Tony Blair and John Major, two former prime ministers, have urged MPs to oppose the UK government’s “shocking” attempt to override parts of the Brexit withdrawal agreement.
Mr Blair and Sir John, former Labour and Conservative leaders respectively, said the proposal to renege on parts of last year’s Brexit divorce deal threatened “the very integrity of our nation”.
The internal markets bill — which will be debated in the House of Commons from Monday — includes clauses which override the Northern Ireland protocol, the part of the withdrawal agreement designed to prevent a hard border returning to the island of Ireland.
Boris Johnson, the UK prime minister, said the clauses were necessary to prevent Brussels from imposing a “full-scale trade border down the Irish Sea”.
But his actions have prompted a chorus of anger from an unlikely coalition of opposition leaders, former Tory leaders — including Eurosceptic Michael Howard — and overseas premiers.
The legislation would give ministers powers to modify or disapply rules relating to state aid and to the movement of goods between Britain and Northern Ireland if there was no UK-EU trade deal by January 1.
The government is braced for a rebellion by a significant handful of backbench Tory MPs and stormy sessions in the House of Lords later in the month.
Mr Blair and Sir John accused the government of “embarrassing the UK” with legislation that was “irresponsible, wrong in principle and dangerous in practice”.
“It raises questions that go far beyond the impact on Ireland, the peace process and negotiations for a trade deal — crucial though they are. It questions the very integrity of our nation,” they wrote in a joint article in the Sunday Times.
The former leaders — who have previously clashed with Mr Johnson over Brexit as former Remainers — said that respecting treaty obligations was “just as important” as domestic law.
Robert Buckland, justice secretary, argued on Sunday that the government was still “absolutely committed to the rule of law” and had drawn up the provisions in the legislation as a fallback in the event that no EU trade deal was struck.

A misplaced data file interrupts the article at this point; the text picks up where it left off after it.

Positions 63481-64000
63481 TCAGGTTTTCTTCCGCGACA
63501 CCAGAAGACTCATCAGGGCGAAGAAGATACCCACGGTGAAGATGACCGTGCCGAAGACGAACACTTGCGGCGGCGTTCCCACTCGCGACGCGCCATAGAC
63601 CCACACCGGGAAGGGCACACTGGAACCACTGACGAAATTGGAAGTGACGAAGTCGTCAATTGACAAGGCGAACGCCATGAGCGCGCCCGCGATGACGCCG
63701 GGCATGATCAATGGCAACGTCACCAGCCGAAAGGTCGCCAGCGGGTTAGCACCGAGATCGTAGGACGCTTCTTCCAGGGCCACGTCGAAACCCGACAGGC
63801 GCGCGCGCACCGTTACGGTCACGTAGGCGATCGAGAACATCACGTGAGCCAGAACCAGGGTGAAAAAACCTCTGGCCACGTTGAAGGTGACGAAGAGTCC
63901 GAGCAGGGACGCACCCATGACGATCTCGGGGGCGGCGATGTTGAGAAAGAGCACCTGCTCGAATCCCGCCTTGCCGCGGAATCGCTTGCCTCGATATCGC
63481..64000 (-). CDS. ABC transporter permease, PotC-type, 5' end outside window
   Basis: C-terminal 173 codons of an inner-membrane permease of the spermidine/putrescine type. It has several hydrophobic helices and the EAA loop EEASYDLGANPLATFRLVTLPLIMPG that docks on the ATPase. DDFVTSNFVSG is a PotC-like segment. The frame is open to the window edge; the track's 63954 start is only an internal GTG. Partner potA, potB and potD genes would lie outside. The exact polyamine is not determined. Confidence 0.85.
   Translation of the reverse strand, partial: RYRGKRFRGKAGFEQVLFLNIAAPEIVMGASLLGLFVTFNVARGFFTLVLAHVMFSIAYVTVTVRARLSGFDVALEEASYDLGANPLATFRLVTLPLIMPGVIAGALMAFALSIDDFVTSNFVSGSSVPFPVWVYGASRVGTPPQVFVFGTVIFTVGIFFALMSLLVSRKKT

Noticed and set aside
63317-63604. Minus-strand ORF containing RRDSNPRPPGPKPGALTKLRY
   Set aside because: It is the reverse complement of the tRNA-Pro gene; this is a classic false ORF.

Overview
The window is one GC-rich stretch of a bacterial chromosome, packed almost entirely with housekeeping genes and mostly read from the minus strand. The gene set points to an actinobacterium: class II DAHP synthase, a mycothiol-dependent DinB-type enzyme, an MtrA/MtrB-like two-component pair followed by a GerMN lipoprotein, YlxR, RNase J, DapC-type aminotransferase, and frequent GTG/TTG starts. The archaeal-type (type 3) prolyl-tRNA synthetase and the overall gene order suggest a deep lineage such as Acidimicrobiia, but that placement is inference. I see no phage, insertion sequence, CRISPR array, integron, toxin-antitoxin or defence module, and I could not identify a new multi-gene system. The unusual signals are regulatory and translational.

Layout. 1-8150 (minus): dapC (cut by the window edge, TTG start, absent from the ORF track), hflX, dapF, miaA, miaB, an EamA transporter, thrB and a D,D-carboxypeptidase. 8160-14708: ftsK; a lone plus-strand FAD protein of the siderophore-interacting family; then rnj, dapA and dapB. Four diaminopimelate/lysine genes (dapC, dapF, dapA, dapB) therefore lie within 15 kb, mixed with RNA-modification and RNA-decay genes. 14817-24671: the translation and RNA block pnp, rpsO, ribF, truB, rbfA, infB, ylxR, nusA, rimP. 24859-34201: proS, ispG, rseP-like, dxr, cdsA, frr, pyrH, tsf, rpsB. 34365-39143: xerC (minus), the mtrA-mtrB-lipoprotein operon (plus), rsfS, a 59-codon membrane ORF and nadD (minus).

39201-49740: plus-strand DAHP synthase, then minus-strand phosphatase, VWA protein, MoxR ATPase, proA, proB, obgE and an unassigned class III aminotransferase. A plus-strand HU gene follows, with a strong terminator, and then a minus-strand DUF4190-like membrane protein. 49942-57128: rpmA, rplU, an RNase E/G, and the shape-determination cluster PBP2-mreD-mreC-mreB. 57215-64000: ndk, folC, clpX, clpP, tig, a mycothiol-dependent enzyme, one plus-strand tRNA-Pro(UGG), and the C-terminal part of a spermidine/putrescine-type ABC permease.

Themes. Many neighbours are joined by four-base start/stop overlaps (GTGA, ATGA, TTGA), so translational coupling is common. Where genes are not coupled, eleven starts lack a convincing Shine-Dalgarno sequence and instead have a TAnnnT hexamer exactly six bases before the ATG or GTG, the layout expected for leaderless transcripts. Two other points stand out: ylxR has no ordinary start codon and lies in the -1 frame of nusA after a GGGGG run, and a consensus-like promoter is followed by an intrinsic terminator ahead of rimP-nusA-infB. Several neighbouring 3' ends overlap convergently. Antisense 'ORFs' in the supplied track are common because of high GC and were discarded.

“We are talking about a difference between international law and domestic law on a political scale,” he told Sky News. “It’s a world away, I would suggest, from issues of enforcement of the law and regulations on a day-to-day basis.”
Mr Buckland said the situation was “not at that stage” where he would consider resignation, arguing that the plan would hopefully never be used: “It’s a ‘break the glass in emergency’ provision if we need it,” he told the BBC.
Michel Barnier, the EU’s chief negotiator, meanwhile dismissed claims by Mr Johnson that the protocol on Northern Ireland was a threat to the integrity of the UK.
“We agreed this delicate compromise with Boris Johnson and his government in order to protect peace and stability on the island of Ireland,” he said. “We could not have been clearer about the consequences of Brexit.”
Mr Barnier separately denied that the EU was threatening to withhold “third-country” status from the UK to make it harder for food deliveries from Great Britain to Northern Ireland.
“The EU is not refusing to list the UK as a third country for food imports,” he said on Twitter. “To be listed, we need to know in full what a country’s rules are, including for imports. The same objective process applies to all listed countries.”